Trail Canada Newsletter
Issue 14.0 - 31 October, 2007

This issue we are travelling the Cabot Trail along the coastline of Nova Scotia’s, exploring what the real Montreal Experience is all about and relaxing with some bird watching thoughts in Delta, British Columbia.

In this issue:

The Cabot Trail: A Taste of Scotland in Canada

The Montréal Experience and how to get it

Delta: bird watching

Random:

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The Cabot Trail: A Taste of Scotland in Canada

By Brigitte Mah, Trail Canada

Lobsters, whales, sweeping vistas, winding roads and the haunting sounds of the bag pipes; these are the heart and soul of The Cabot Trail, a 106-kilometer long paved road that meanders through Cape Breton Island, providing the traveller with year-round breathtaking scenery and an intimate experience with the Scottish ancestry of Nova Scotia.

Named after the famous explorer John Cabot, who was the first European to visit Cape Breton in 1497, the Cabot Trail is a must-do for any visitor to Nova Scotia. The best way to access the trail is with a car from the mainland, driving across the Canso Causeway. A word of caution: make sure the vehicle you are driving has an excellent braking system, as it will surely be put to the test. The drive is reminiscent of Scotland in more than its culture; it winds through mountainous terrain and hugs the rugged coastline, creating an almost roller-coaster effect in some areas.

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The Montréal Experience and how to get it

By Ronald T. Harvie, for Tourisme Montréal

If you're someone who thinks the rush to “globalization” has created an awful lot of “same-old same-old” in the world, you'll be heartened by a recent story in Gourmet magazine. In it, the journalists Jane and Michael Stern noted that the “onslaught of soulless fast food has been balanced by a resurgence of regional food” and applauded “a new generation who sustain what is now appreciated as local culture”.

Well something similar may be happening in the travel industry generally - at least in Montréal. Here, in one of the world's most popular cities, there's a whole new concept in touring called “The Montréal Experience”. Created by two of the city's most reputable and long-established hospitality companies, Guidatour and Visites de Montréal DMC (in co-operation with Tourisme Montréal), 54 (count' em) customized packages offer visitors authentic Montréal-style experiences. That is to say, a true and personal taste of Montréal's unique local culture.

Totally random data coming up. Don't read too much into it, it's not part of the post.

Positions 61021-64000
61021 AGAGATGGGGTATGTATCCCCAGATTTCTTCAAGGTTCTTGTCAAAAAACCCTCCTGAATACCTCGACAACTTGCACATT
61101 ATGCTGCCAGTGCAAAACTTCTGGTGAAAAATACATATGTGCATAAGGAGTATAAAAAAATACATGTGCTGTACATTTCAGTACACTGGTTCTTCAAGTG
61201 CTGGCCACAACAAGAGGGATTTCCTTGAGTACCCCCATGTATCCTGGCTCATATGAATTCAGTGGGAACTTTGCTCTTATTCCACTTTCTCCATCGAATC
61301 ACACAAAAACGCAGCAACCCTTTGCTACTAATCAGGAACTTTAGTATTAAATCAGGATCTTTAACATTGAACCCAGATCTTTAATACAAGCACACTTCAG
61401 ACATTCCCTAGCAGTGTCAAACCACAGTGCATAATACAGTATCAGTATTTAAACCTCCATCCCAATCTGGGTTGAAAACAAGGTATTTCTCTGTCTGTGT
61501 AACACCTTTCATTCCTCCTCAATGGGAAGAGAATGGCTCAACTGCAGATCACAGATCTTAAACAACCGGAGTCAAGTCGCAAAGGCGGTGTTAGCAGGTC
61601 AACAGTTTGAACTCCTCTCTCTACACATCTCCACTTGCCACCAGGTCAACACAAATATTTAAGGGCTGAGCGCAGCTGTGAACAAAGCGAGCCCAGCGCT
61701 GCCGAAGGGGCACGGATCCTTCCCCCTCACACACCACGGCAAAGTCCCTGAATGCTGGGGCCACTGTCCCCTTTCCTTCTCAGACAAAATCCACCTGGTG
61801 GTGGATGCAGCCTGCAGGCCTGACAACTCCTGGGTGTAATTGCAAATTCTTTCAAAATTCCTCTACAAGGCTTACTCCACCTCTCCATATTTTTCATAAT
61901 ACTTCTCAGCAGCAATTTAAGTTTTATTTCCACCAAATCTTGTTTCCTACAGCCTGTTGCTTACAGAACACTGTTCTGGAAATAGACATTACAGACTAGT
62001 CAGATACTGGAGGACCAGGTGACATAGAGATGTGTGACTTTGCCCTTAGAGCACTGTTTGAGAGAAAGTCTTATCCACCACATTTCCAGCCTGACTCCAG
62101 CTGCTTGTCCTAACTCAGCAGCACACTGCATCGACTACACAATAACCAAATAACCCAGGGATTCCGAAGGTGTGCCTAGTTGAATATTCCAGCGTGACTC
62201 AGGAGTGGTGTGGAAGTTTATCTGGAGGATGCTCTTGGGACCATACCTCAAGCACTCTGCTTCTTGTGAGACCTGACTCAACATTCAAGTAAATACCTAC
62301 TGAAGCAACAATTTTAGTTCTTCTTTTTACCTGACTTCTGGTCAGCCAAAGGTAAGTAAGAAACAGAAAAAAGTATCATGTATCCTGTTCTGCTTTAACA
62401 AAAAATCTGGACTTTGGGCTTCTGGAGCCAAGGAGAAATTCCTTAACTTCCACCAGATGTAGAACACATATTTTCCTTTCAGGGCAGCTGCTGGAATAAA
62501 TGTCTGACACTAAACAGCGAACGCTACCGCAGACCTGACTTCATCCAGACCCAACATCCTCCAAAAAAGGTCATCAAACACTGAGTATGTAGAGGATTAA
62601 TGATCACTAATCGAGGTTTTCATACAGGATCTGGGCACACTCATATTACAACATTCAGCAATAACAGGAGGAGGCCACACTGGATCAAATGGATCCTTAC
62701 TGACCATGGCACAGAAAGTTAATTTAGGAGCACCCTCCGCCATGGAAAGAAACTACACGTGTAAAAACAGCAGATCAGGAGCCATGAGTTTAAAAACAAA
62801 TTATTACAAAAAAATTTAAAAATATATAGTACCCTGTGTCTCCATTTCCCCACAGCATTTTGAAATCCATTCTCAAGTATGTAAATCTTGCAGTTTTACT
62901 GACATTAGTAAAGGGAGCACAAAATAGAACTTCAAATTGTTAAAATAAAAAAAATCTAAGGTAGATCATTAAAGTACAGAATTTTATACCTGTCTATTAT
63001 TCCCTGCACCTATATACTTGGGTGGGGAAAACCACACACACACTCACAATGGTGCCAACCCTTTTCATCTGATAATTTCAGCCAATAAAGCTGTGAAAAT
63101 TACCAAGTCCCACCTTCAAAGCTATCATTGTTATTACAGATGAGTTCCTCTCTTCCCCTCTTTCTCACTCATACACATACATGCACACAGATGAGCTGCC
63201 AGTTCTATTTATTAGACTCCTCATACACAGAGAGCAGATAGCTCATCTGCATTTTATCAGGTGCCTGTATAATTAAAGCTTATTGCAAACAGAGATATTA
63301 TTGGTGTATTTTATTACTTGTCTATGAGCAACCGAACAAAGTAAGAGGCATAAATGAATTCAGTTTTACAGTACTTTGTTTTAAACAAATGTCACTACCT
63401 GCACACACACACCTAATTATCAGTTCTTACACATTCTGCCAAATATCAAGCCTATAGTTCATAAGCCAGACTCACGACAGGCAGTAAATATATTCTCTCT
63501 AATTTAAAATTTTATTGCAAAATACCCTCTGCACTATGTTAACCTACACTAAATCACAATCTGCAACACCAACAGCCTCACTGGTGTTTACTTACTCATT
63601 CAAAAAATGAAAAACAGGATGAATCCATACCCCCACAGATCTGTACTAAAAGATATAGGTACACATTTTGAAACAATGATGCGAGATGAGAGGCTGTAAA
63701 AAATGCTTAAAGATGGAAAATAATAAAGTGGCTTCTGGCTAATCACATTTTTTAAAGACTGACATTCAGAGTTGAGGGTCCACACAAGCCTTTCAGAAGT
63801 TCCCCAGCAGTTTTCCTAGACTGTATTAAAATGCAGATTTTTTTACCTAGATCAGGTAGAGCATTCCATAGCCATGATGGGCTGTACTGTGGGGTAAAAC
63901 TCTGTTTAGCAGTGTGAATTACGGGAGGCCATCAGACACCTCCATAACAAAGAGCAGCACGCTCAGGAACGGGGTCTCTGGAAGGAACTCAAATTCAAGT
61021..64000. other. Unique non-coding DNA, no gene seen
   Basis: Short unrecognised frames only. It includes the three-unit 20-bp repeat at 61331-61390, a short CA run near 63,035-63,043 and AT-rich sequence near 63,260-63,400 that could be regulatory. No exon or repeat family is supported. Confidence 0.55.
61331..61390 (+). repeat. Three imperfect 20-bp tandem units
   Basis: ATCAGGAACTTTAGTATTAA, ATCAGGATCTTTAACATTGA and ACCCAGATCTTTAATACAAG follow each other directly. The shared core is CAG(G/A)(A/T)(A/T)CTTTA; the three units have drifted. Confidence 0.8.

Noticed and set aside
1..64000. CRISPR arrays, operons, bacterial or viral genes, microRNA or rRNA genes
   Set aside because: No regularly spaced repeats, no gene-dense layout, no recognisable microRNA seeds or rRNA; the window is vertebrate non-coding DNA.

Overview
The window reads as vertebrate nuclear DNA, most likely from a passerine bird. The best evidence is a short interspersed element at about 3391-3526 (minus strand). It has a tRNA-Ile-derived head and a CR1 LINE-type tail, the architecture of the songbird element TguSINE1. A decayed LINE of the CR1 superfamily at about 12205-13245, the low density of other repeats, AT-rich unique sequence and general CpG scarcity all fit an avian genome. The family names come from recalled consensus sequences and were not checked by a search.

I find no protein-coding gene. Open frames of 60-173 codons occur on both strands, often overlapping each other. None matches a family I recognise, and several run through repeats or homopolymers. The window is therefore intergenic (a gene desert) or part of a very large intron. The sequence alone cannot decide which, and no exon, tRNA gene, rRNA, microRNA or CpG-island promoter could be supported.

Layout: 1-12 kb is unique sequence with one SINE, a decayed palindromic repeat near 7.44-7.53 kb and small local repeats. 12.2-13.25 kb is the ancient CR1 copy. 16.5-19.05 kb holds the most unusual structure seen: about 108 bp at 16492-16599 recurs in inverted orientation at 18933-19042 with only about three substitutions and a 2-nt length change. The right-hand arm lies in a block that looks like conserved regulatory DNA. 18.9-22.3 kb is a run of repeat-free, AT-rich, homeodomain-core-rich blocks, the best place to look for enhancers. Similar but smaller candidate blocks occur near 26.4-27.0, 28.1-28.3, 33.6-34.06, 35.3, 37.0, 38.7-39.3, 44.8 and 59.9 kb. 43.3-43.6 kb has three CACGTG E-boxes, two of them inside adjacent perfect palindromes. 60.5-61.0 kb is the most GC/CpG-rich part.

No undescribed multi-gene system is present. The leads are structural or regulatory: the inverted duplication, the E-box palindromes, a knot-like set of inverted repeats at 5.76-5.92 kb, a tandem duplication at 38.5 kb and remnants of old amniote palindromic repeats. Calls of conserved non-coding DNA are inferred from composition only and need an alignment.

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Canada Geese

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Delta: bird watching

By Jan Westell, Trail Canada

Visitors to Delta (between Vancouver and the US border) can enjoy panoramic views of mountains to the north, Georgia Strait to the west, and Boundary Bay to the south. Yet, despite great potential for aquatic adventures, it is bird watching that has become this community’s greatest tourist draw. Since the majority of Delta is rural and flat, with vast tracts of agricultural land that are wetland-rich, the area makes an appealing winter oasis for thousands of birds that head south along the Pacific Flyway migratory route.

All four types of migratory birds can be spotted in abundance in this area, at any time of year, which are: water birds (such as ducks and geese), raptors (such as hawks, eagles, falcons, osprey and owls), shore birds (such as cranes, herons, gulls, and sandpipers), and land birds.

One of the most spectacular sights in the fall is the arrival of thousands of snow geese, which travel approximately 4,000 miles from Wrangel Island, Russia, and tend to feed and rest on Delta’s Westham Island, often within the vicinity of the George C. Reifel Bird Sanctuary. The bird sanctuary features 344 hectares (850 acres) of managed habitat and estuarine marsh, with over 280 species of birds that have been spotted and recorded in the area.

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That's all for now!

See you on the trail,

James Shearer
Trail Canada Editor

Canada's most popular independent travel guide
www.trailcanada.com

Part of the Trail Canada Travel Network
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